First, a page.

In view of the above, it would be desirable if an underfill material and process were available that were capable of achieving the product reliability obtainable with capillary-flow underfill materials and processes, but without the cost and processing limitations of these materials.

BRIEF SUMMARY OF THE INVENTION

The present invention provides a no-flow underfill material and process suitable for underfilling flip chips and other bumped components employed in harsh environments. The underfill material and process are adapted to incorporate a filler material in a manner that does not compromise component placement, solder connection and reliability, and therefore are suitable for use in underfill applications that have previously required capillary-flow underfill materials.

The no-flow underfill material of this invention is initially in the form of a dielectric polymer material in which a precursor is dispersed. According to a preferred aspect of the invention, the underfill material can initially be free of any particulate filler material, such as an inorganic filler typically used to reduce the CTE of a capillary-flow underfill material. However, the precursor added to the underfill material of this invention is chosen on the basis of being capable of reacting to form an inorganic filler that, as a result of having a CTE lower than the CTE of the polymer material, is able to reduce the CTE of the underfill material.

The underfill process of this invention generally entails forming the underfill material to comprise the polymer material containing the precursor, and then dispensing the underfill material over terminals on a substrate to which a bumped circuit component is to be mounted. The component is then placed on the substrate so that the underfill material is penetrated with bumps on the component and the bumps contact the terminals on the substrate. The bumps are then heated until molten (reflowed), followed by cooling so that the molten bumps form solid electrical interconnects that are metallurgically bonded to the terminals with electrical integrity. The underfill material forms an underfill layer that encapsulates the interconnects and contacts both the circuit component and the substrate. Either during heating of the bumps or a subsequent heat treatment, the precursor is reacted to form an inorganic filler having a CTE lower than the CTE of the polymer material.

According to a preferred aspect of the invention, the underfill layer is continuous, void-free, and completely fills the space defined by and between the component and the substrate. Because the underfill layer formed by the no-flow underfill material incorporates a filler material to reduce its CTE to something closer to that of the electrical (e.g., solder) connections it protects, the underfill material and process of this invention are capable of achieving the product reliability previously possible only with the use of highly-filled capillary-flow underfill materials and processes, but without the processing costs and limitations associated with capillary-flow underfill materials.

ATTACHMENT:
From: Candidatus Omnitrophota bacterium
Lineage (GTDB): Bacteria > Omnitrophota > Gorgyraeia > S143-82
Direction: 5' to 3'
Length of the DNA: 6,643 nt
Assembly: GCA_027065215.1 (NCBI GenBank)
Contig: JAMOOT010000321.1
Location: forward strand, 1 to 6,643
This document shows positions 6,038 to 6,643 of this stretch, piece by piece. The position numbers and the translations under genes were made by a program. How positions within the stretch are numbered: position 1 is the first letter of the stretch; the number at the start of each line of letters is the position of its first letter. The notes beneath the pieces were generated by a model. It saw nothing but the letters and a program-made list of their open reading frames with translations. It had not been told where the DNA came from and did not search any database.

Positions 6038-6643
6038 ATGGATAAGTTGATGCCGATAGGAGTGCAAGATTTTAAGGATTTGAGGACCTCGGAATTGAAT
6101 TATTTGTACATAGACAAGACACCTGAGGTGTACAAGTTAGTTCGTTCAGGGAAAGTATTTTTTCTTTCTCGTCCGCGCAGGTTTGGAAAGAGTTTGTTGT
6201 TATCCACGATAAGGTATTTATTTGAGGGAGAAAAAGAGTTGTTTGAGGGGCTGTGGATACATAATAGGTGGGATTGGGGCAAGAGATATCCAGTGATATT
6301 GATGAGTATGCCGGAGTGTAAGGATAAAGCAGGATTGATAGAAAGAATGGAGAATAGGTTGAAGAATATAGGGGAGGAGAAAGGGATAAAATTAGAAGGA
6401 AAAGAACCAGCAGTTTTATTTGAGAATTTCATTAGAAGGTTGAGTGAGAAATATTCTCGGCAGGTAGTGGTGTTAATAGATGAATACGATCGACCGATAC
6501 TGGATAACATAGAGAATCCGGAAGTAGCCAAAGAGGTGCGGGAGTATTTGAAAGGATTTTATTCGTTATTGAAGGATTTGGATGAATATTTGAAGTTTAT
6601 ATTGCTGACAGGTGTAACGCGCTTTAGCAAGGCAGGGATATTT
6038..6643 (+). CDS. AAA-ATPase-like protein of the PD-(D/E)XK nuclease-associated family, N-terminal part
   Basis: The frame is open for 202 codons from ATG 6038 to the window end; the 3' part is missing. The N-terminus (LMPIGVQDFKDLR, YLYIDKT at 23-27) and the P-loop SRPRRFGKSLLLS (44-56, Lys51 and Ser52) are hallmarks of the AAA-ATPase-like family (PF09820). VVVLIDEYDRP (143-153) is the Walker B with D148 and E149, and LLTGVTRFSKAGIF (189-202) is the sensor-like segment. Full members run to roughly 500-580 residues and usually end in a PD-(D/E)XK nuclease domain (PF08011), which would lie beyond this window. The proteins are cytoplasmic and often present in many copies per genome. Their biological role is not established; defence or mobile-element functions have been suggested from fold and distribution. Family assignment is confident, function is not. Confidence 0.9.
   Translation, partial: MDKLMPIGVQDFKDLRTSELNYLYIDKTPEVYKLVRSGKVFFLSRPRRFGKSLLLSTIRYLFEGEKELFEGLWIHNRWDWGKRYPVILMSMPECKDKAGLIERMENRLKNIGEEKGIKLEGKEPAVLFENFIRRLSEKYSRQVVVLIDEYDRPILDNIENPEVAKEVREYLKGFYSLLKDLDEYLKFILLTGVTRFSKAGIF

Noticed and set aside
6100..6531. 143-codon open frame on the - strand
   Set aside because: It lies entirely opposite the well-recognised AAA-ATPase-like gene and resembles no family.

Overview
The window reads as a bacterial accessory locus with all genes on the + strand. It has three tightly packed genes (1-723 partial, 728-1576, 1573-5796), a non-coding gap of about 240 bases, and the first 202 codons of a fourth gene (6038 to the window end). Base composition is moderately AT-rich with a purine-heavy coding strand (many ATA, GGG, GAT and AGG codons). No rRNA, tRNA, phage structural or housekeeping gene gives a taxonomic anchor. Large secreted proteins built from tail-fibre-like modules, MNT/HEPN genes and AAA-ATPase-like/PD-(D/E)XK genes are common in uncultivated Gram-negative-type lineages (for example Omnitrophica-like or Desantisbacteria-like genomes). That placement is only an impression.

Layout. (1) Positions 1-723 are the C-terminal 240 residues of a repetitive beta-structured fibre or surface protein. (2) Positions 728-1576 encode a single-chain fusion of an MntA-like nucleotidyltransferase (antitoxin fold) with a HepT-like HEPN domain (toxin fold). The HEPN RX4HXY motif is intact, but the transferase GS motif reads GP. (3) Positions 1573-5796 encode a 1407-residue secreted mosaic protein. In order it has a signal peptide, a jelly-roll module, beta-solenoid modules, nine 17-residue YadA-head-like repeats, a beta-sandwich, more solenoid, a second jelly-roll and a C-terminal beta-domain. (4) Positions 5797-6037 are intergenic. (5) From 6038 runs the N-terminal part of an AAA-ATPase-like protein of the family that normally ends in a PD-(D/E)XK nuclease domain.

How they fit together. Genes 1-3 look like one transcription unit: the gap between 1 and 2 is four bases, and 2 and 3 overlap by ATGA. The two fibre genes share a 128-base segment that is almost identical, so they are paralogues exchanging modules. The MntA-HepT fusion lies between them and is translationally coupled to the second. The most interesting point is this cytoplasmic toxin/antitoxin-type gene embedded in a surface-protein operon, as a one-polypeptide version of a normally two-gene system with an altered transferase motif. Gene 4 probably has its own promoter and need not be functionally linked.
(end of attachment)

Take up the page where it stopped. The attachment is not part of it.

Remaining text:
Other objects and advantages of this invention will be better appreciated from the following detailed description.

BRIEF DESCRIPTION OF THE DRAWINGS

FIG. 1 represents a step in a no-flow underfill process in accordance with the prior art, by which a flip chip die is placed on a substrate so that solder bumps on the die penetrate a filled no-flow underfill material.

FIGS. 2 and 3 represent a sequence of steps in which an unfilled no-flow underfill material deposited on a substrate is penetrated by solder bumps on a flip chip die, and then a filler material is formed in situ within the underfill material during or following die attachment in accordance with the invention.

DETAILED DESCRIPTION OF THE INVENTION

A no-flow underfill process in accordance with the present invention is schematically represented in FIGS. 2 and 3, by which a no-flow underfill material 20 is initially deposited in an unfilled condition (FIG. 2), but is formulated to form a particulate filler material 24 in situ (FIG. 3) following placement of a bumped circuit component 10. In FIG. 2, the underfill material 20 is shown as having been deposited on a substrate 16, which may be a circuit board formed of various materials, such as a thin organic laminate printed wiring board (PWB). As shown in FIG. 2, the circuit component, more specifically a flip chip die 10, is to be attached to the substrate 16 with solder bumps 12 formed on pads 14, such as under-bump metallurgy (UBM), defined on the die surface. The solder bumps 12 are intended to register with metal traces 18 (or other suitable terminals) on the substrate 16. While the underfill material 20 is represented as being deposited as a single layer, additional layers could be incorporated into the initial underfill structure.

The underfill material 20 is represented in FIG. 2 as not containing any filler material, more particularly, any inorganic filler particles capable of reducing the CTE of the underfill material 20 to something closer to those of the die 10, substrate 16 and solder bumps 12. As such, the underfill material 20 does not contain any filler particles of sufficient size and in a sufficient amount to significantly alter its CTE. Instead, the underfill material 20 is formulated to comprise a dielectric polymer material 22 containing a precursor capable of forming in situ the desired particulate filler material 24, which is shown in FIG. 3 as being dispersed in an underfill layer 28 formed as a result of curing or otherwise solidifying the underfill material 20.